Category Archives: Christian Living

For Want of Wonder (Part 2)

In which Chesterton destroys the cynic and the sentimentalist:

I’ve already talked a little about the wonder that pervades Chesterton’s writing — it should be easy as pie to see how such wonder is a death knell to cynicism. (It’s hard to grouse about the glass being half empty when the very existence of the glass and its contents amazes you.) But if the right kind of wonder is a death knell to cynicism, it’s also a death knell to mawkish optimism. Reading Chesterton, you’re reminded to keep your eyes open as wide as you possibly can. You see the beauty and the ugliness. The trick is remembering which one wins.

Continue reading…

His Goodness Is His Glory

Reading through the Psalms with Matthew Henry’s commentary has afforded me a wealth of encouragement second to none. Reflecting on Psalm 68:3-6, Henry calls his readers to take note of a heartening but underemphasized truth: that the same all-powerful God who made us, the God “that rideth upon the heavens” – is also, and no less importantly, our Father. He is

a gracious God, a God of mercy and tender compassion. He is great, but he despises not any, no, not the meanest; nay, being a God of great power, he uses his power for the relief of those that are distressed, v. 5, 6. The fatherless, the widows, the solitary, find him a God all-sufficient to them. Observe how much God’s goodness is his glory. He that rides on the heavens by his name Jah, one would think should immediately have been adored as King of kings and Lord of lords, and the sovereign director of all the affairs of states and nations; he is so, but this he rather glories in, that he is a Father of the fatherless. Though God be high, yet he has respect unto the lowly. Happy are those that have an interest in such a God as this. He that rides upon the heavens is a Father worth having; thrice happy are the people whose God is the Lord.

Seeds and Rot

“Your father made mistakes. We all do. But instead of working to set things right, he chose to protect those mistakes – he let them be. He even fed them, which made them so much worse. Mistakes don’t just hang on the wall like ugly pictures. Mistakes are seeds.” He thumped his chest. “In here. They grow. They take over. You make a mistake, you gotta make it right. Dig that seed out. Old Wiz used to say, ‘Fruit rots, wood rots, but lazy-ass boys rot the fastest.”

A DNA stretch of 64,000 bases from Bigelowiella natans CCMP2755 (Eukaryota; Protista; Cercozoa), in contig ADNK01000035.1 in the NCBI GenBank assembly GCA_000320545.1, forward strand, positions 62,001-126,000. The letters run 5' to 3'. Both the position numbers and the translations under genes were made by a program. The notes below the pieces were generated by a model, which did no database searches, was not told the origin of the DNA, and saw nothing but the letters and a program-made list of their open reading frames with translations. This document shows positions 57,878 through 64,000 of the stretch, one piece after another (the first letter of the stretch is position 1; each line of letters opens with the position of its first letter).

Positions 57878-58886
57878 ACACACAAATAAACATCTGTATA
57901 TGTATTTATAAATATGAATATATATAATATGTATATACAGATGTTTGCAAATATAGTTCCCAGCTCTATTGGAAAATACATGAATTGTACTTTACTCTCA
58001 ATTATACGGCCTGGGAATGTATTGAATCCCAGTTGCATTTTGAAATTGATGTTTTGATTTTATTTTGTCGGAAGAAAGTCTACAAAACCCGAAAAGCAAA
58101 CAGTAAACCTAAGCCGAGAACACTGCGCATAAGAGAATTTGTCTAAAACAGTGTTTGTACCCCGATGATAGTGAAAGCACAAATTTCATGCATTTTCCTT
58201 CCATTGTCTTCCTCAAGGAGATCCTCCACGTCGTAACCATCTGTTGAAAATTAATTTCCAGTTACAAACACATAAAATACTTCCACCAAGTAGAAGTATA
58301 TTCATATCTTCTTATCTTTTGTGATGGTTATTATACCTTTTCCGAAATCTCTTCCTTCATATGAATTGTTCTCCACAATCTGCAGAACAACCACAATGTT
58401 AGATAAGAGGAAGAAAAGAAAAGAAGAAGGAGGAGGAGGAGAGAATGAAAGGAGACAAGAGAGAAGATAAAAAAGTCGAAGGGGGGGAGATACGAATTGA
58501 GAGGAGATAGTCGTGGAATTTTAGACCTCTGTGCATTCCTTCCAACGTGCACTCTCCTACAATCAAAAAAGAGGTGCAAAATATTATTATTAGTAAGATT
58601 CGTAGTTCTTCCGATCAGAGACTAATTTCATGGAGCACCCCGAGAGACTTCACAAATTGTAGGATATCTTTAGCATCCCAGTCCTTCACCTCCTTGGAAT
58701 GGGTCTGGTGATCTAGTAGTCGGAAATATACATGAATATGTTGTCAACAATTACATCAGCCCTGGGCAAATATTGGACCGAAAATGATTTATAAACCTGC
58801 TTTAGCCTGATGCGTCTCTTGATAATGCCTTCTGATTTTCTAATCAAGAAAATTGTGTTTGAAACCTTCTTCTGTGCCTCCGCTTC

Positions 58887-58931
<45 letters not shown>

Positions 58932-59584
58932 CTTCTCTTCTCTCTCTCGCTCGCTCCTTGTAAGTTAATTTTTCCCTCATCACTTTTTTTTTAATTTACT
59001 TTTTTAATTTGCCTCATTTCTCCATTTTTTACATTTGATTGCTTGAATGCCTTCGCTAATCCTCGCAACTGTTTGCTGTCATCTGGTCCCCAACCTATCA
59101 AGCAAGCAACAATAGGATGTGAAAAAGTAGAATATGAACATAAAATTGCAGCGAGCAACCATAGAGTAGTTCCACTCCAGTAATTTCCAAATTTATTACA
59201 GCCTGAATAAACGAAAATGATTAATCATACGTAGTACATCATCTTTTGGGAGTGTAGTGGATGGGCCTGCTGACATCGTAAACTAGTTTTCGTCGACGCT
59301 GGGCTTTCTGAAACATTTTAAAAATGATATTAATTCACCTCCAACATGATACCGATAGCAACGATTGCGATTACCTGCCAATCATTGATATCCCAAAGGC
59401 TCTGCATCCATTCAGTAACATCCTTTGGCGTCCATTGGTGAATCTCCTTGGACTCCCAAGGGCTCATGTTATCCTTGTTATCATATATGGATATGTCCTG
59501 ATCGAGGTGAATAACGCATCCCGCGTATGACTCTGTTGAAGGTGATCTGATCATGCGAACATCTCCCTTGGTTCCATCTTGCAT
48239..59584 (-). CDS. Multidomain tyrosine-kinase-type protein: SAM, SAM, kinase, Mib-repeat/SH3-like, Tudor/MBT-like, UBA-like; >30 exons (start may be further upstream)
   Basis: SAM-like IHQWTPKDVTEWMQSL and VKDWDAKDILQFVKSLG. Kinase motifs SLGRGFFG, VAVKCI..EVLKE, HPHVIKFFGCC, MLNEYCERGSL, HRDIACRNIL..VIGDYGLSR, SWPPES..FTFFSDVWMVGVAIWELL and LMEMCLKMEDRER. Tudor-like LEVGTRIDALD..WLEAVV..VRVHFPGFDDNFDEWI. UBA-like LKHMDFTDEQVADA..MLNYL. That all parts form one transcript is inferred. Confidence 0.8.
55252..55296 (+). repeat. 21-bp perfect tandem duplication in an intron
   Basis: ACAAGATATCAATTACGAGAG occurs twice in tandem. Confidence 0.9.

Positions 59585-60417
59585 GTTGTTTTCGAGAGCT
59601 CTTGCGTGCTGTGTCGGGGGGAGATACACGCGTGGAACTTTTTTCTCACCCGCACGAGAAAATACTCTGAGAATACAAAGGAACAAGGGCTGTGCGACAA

– N.D. Wilson, Boys of Blur (pp. 50-51)

You Know You’re Bitter When…

“There are some telltale signs that would be good for every member of the household to be aware of.

Bitterness always has a sharp memory for all the details. And this is because bitterness has good study habits: review, review, review.

It’s also true that bitterness frequently resorts to anonymous critiques or attacks. Bitter words are frequently unsigned. This is obviously more difficult to accomplish inside a home, but sin can be pretty creative.

Hide me from the secret counsel of the wicked; from the insurrection of the workers of iniquity: Who whet their tongue like a sword, and bend their bows to shoot their arrows, even bitter words: That they may shoot in secret at the perfect: suddenly do they shoot at him, and fear not. (Ps. 64:2-4)

Another good indicator is the practice of conducting imaginary conversations in the mind. ‘Then I says to him, says I…” And of course, during these imaginary conversations, the brunt of this brilliant repartee is never capable of coming back with anything intelligible at all.

Bitterness also starts to invert the moral order of things.

Woe unto them that call evil good, and good evil; that put darkness for light, and light for darkness; that put bitter for sweet, and sweet for bitter.  (Is. 5:20)

A bitter person frequently starts to approve what they would have never approved at an earlier time in their life. When a Christian finds himself justifying what he would never have approved in other circumstances, he is probably bitter.

As we saw earlier in the passage from Hebrews 12, bitterness is like a root. It grows. It gathers nutrients everywhere it can. Soon the person’s heart and mouth are full of it – ‘Whose mouth is full of cursing and bitterness’ (Rom. 3:14). What happens when the jar of your life is jostled? What comes out? If bitterness splashes on to everyone, this simply tells us what the jar was already full of.”

– Douglas Wilson, My Life for Yours (pp. 44-45)